As more people are getting a private health insurance plan this year, many for the first time ever, there’s still a lot of confusion about what it all means. Dr. Saggar, the ‘Doctor is In’, is here to help understand a few of the words and phrases you hear being thrown around...
What do you mean by premium?Your premium or rate is what you pay each month for your health coverage. Your rate is based on the plan you select, where you live, your age and tobacco use for yourself and any dependents you may be covering.
What is a copay?
The copay is your share for the upfront cost, as the patient, for getting seen when you go and see a healthcare provider like a doctor or nurse practitioner. It’s usually a flat amount, such as $15 for a primary care visit, $50 to $75 for an urgent care visit, and $200 to $300 for an ER visit.
What’s a deductible?
The deductible is the amount you and your family has to pay before your insurance company actually starts paying for anything. For example, if your deductible is $3,000, that’s what you must pay before the plan will start to pay.
So plans with lower deductibles will have a higher monthly premium, and plans with a higher deductible will have lower monthly premiums.
What is coinsurance?
This word means the share of the health care costs you’re responsible for paying. It’s listed as a percentage. For example, if you choose a plan with 20 percent coinsurance you will pay 20 percent of the cost of care AFTER you’ve reached your deductible.
So what is meant by the ‘out-of-pocket maximum’?
The amount you have to pay each year for health care before it’s covered 100 percent by your plan. This is the most you’ll pay for care during the year. This includes three things: your copays, your deductible and the coinsurance, but not your premiums. In other words, only after you’ve paid (1) your monthly premium and (2) your copay and (3) your deductible and finally (4) your share of the coinsurance - only THEN will your insurance company start paying for your medical care.
Understanding this makes people wonder why they even have insurance to begin with! The answer: it’s important for those catastrophic things that you can never really afford to cut a check for, such as a big heart attack or stroke, getting hit by a truck or getting cancer.
What is a formulary?
A formulary is a list of medicines covered by your health plan. You’ll often pay a lower copay or coinsurance for formulary medicines than non-formulary medicines. This is usually because the insurance company has negotiated lower prices for one drug compared with another, so obviously they want you to choose the drugs that they have to pay less for.
What is my coverage outside of the network?
Most individual plans, but not all, have some kind of out-of-network coverage. This is important if you travel around the country, or if you want more choice. If your insurer has no out-of-network coverage, then you’re as good as uninsured if you go somewhere they don’t want you to go. Plans with no out-of-network coverage are usually the cheapest you can find.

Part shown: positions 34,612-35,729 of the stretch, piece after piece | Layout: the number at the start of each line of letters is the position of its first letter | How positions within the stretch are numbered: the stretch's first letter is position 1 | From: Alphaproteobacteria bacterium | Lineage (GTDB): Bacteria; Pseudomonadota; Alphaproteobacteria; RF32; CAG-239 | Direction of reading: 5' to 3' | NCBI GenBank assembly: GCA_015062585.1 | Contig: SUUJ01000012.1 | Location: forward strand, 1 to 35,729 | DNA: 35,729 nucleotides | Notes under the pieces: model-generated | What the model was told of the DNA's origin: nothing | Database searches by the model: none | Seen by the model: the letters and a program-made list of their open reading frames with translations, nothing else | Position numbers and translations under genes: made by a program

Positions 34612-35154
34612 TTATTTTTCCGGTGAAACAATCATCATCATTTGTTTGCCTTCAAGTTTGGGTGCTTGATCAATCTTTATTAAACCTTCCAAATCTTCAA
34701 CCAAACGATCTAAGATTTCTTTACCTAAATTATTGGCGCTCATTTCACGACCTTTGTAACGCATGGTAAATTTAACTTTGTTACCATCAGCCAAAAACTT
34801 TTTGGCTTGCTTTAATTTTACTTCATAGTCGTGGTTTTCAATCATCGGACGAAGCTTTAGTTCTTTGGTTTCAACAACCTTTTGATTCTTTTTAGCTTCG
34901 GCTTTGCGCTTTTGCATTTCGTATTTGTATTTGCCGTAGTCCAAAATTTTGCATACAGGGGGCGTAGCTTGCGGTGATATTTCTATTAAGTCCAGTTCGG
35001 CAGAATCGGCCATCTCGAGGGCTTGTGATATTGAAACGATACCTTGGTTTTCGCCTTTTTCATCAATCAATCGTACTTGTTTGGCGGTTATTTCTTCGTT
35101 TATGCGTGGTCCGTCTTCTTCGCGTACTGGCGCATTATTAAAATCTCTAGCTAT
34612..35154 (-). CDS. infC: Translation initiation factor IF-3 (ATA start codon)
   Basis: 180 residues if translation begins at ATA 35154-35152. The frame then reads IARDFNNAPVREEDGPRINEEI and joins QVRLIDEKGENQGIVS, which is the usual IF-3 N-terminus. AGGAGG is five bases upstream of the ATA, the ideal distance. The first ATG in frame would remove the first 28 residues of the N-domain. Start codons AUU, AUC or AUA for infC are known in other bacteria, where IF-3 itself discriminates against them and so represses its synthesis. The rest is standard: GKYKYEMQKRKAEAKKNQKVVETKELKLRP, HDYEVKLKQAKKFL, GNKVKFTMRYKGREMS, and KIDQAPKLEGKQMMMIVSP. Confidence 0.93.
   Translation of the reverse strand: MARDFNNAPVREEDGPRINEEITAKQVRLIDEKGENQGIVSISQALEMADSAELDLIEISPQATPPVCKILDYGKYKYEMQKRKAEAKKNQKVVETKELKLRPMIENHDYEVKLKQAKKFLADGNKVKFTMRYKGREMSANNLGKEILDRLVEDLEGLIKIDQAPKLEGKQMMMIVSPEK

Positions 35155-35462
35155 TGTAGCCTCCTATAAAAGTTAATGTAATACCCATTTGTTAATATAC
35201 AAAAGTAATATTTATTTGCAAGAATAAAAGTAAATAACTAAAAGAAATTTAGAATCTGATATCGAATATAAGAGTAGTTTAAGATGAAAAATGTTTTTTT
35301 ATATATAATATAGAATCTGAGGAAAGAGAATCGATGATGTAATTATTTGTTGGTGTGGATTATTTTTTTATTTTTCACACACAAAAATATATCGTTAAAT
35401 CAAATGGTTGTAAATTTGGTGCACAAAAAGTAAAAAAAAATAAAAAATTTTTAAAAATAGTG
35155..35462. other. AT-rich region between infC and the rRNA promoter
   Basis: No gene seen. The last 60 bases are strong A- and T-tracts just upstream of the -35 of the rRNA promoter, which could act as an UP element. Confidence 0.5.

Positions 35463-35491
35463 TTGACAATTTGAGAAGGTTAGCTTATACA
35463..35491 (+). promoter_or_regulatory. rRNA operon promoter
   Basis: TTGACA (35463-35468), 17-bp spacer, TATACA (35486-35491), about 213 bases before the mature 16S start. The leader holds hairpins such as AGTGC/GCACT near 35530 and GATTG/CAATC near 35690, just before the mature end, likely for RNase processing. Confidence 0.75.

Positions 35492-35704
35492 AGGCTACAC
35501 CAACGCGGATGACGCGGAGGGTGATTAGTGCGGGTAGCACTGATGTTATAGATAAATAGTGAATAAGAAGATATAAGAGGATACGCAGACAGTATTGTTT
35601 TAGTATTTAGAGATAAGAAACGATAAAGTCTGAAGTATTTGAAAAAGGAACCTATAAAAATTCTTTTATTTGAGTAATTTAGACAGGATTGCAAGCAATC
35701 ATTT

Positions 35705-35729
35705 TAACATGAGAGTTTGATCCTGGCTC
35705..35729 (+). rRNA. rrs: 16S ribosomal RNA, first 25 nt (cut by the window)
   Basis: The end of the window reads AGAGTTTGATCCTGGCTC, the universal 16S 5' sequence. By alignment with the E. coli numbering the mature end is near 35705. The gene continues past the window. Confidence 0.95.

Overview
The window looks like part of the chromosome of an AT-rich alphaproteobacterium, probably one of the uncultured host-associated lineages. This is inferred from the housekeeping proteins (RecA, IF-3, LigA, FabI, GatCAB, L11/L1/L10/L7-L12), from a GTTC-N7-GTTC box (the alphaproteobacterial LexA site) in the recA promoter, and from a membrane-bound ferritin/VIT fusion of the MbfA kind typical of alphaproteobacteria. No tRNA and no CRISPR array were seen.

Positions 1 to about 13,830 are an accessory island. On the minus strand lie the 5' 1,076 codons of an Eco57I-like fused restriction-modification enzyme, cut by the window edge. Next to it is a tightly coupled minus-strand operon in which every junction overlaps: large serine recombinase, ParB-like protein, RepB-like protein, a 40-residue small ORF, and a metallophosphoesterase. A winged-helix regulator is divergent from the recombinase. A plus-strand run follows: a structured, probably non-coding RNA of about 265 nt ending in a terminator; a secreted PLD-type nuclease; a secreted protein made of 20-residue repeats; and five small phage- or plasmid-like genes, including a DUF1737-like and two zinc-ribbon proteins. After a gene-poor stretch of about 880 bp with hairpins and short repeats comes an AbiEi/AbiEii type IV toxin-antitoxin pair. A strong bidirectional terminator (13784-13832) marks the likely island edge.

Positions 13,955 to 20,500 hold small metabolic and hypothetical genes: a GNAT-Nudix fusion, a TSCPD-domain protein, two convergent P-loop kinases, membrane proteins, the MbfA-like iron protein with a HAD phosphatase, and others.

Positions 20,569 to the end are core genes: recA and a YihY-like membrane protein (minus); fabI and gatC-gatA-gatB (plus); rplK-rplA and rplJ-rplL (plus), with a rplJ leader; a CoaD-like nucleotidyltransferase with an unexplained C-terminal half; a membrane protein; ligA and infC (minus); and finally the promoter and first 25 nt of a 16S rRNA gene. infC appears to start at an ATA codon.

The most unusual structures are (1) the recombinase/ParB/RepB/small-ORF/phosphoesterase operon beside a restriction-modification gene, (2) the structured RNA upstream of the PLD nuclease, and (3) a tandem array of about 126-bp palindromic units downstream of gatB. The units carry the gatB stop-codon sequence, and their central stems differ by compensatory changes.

The amount you pay (deductibles and coinsurance) for using out of network providers will be higher than if you receive care in-network. Again, the insurance companies have negotiated lower rates with the network providers, and hence try to steer you towards seeing their ‘favorites’, because it’ll cost them less money.
What is the Direct Care network?
Direct Medical Care, aka DMC, is a capitated model, which a growing number of people are using throughout the country, in an effort to reduce or eliminate their out-of-pocket costs. For a low fixed monthly fee, like $59/month in Saint Louis for example, you can get primary care or urgent care, and never pay a penny for a copay, deductible or coinsurance again, for that particular kind of visit. The good thing is that over 80% of visits are primary care or urgent care, so this really does help cut your costs dramatically.
So, if you get a [much cheaper] catastrophic or bronze insurance plan with a direct medical care plan, then your out-of-pocket expenses are limited to around $700 per year if you can restrict your visits to primary care or urgent care, and things are a lot more predictable.
So why should we get health insurance?
Chiefly because of the serious catastrophic big stuff that could happen.
Our out-pocket-costs far exceed the value we get for them when we use insurance for the ‘small-ticket’ items such as urgent care or most ER visits, but we continue to want to have health insurance as a nation, because we’ve been hypnotized to believe that we are somehow exposed or suffering without it. Prevention of disease for those who are perfectly healthy, in the form of an annual physical with your physician or nurse practitioner, is definitely a good idea, but this can still be done affordably without all the copays, deductibles and so on, associated with health insurance.
In summary, insurance was originally created for big-ticket catastrophic problems, much like car insurance, so we should use it for that. For the small stuff, use a much cheaper option in the form of a Bronze plan plus a monthly plan such as DirectMedicalCareUSA.com